Gypsies, Tarps and Spring Bush

Gypsies, Tarps and Spring Bush
The Ottawa Citizen
Ottawa, Ontario, Canada
21 Oct 1933, Sat  •  Page 16

The great tarpaulin theft, as it has come to be known here, takes its place on the records of local crime as a classic. It will be recalled that Almonte borrowed a big piece of canvas from Carleton Place to cover a newly laid sidewalk around the Bay. Men were working on the job all night, lanterns twinkled here and there and a watchman was supposed to keep an eagle eye on equipment. But despite all these commendable safeguards the tarpaulin disappeared about ten o’clock  that night. Those in charge of the work, and the local police authorities were astonished !

No, the explanation was too fantastic because the police didn’t believe in ghosts. It appeared from the evidence of two ladies homeward bound on the night of the theft that, as they walked along the street that skirts the Bay, they were discussing how ghostly the white tarpaulin looked in the dim light of the lanterns. Then a horrible sensation—the great sheet began to move. Slowly, but surely it crept under the railing that runs along the edge of the sidewalk and prevents pedestrians from falling into the Spring Bush ravine.

The two ladies’ who saw this phenomenon stood rooted to the spot. They gazed at the tarpaulin in horror as the tail of it disappeared under the rail. They had an instinctive feeling that invisible hands were propelling the sheet of canvas into the obscurity of the deeply wooded gully. As it faded into the darkness the two witnesses rushed to where men were, working on the sidewalk and raised the alarm. 

The men did not believe in ghosts either so they told the police.That night the chief, aided by a number of volunteers armed with lanterns, searched diligently in the Spring Bush for signs of the departed tarpaulin. But though they scratched their faces and barked their shins not a clue did they find for several days. Then the “law” got on the track of the evil doers. The tarpaulin turned up in the fire hall one night as mysteriously and unexpectedly as it had disappeared. A young man made a confession implicating another chap who had “done time”. When the police went after “the other chap” he had decamped to the woods where he led a sort of Robin Hood existence for the rest of the summer.

The most serious count standing against the fugitive is that on one of his surreptitious visits to town, under cover of night it is presumed, and he was refused admittance to a certain house. On being barred by the owner he is alleged to have thrown him down, drawn a knife and threatened to cut his throat.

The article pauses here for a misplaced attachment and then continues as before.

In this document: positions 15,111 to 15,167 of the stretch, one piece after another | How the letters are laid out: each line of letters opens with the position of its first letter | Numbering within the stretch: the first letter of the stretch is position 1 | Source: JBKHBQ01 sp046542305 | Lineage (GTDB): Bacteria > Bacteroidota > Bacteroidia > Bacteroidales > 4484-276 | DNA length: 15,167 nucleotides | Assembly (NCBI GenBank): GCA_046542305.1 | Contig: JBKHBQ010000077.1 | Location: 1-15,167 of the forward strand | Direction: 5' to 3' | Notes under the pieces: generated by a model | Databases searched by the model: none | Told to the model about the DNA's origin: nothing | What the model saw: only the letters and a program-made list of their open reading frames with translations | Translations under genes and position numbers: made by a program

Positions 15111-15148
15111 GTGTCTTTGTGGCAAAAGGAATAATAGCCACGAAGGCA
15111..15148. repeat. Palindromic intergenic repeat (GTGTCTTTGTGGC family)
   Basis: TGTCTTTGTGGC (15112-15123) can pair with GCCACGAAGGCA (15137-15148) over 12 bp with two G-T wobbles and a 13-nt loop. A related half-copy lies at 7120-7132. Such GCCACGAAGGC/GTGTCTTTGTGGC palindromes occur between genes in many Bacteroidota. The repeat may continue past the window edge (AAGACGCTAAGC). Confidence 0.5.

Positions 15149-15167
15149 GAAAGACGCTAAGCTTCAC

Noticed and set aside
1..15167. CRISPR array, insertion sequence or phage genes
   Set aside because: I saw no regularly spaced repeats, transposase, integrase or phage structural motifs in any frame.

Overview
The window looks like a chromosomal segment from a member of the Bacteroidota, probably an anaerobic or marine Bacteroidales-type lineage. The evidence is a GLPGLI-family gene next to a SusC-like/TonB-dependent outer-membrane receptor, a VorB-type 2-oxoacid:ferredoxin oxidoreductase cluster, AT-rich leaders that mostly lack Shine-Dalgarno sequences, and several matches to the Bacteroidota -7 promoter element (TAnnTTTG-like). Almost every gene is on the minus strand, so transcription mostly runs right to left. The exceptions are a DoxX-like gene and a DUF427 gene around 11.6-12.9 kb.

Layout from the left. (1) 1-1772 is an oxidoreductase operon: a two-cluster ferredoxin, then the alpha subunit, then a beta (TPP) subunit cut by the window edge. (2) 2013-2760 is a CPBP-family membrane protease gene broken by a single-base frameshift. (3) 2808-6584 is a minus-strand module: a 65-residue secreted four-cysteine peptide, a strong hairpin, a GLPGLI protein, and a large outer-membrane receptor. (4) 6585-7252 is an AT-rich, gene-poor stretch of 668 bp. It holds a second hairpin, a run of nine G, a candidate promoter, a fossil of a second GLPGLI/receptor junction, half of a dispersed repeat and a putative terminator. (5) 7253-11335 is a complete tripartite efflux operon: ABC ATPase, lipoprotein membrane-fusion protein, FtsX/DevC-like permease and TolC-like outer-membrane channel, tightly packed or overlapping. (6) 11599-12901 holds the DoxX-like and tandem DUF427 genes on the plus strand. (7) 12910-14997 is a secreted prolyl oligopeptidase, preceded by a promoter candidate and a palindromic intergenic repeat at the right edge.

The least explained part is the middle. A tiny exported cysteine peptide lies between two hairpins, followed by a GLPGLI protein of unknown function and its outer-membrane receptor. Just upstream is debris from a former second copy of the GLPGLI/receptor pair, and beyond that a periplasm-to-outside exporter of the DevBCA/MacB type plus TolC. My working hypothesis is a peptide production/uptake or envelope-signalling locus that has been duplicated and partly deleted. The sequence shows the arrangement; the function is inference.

After this he turned up in Windsor having followed a girl there whose family moved to the Western Ontario city. His attentions were represented and the girl’s mother informed the police whereupon the man was taken into custody. Almonte authorities were notified but whether the crown attorney cares to take action is doubtful as it would cost a considerable sum to bring him back and it is argued, so long as there is a warrant out for him locally he will give the town a wide berth.

Where was Spring Bush??? CLICK

Gypsies Tramps and Thieves Part 1

The Gypsy Tramps and Thieves of the 11th line of Beckwith Part 2

Hobo’s and Tragedies in Beckwith

Gypsy’s Tramps and Thieves–Are We Turning Thieves and Jailbirds into Role Models?

The Plum Hollow Witch 101 – Mother Barnes

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The Witch of Plum Hollow and the Blacksmith

My Grandmother was Mother Barnes-The Witch of Plum Hollow

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The Witch of Plum Hollow – Carleton Place Grandmother

Plum Hollow Witch and The Mountain Man of Pakenham

Different Seasons of Witches in Lanark County

Local Miracle Story– Woken From a Ten Week Coma

The White Witch of Lanark County–Having the Sight

The Witches of Rochester Street

Hocus Pocus –Necromancy at Fitch Bay

The Witch of Plum Hollow – Carleton Place Grandmother

The Witch Hollow of Lanark County

When Mother Barnes Made a Mistake? Beckwith 6th Line

The Witch of Plum Hollow Files- An Evening in Smiths Falls

Mother Barnes and the Missing Money of South March

About lindaseccaspina

Before she laid her fingers to a keyboard, Linda was a fashion designer, and then owned the eclectic store Flash Cadilac and Savannah Devilles in Ottawa on Rideau Street from 1976-1996. She also did clothing for various media and worked on “You Can’t do that on Television”. After writing for years about things that she cared about or pissed her off on American media she finally found her calling. She is a weekly columnist for the Sherbrooke Record and documents history every single day and has over 6500 blogs about Lanark County and Ottawa and an enormous weekly readership. Linda has published six books and is in her 4th year as a town councillor for Carleton Place. She believes in community and promoting business owners because she believes she can, so she does.

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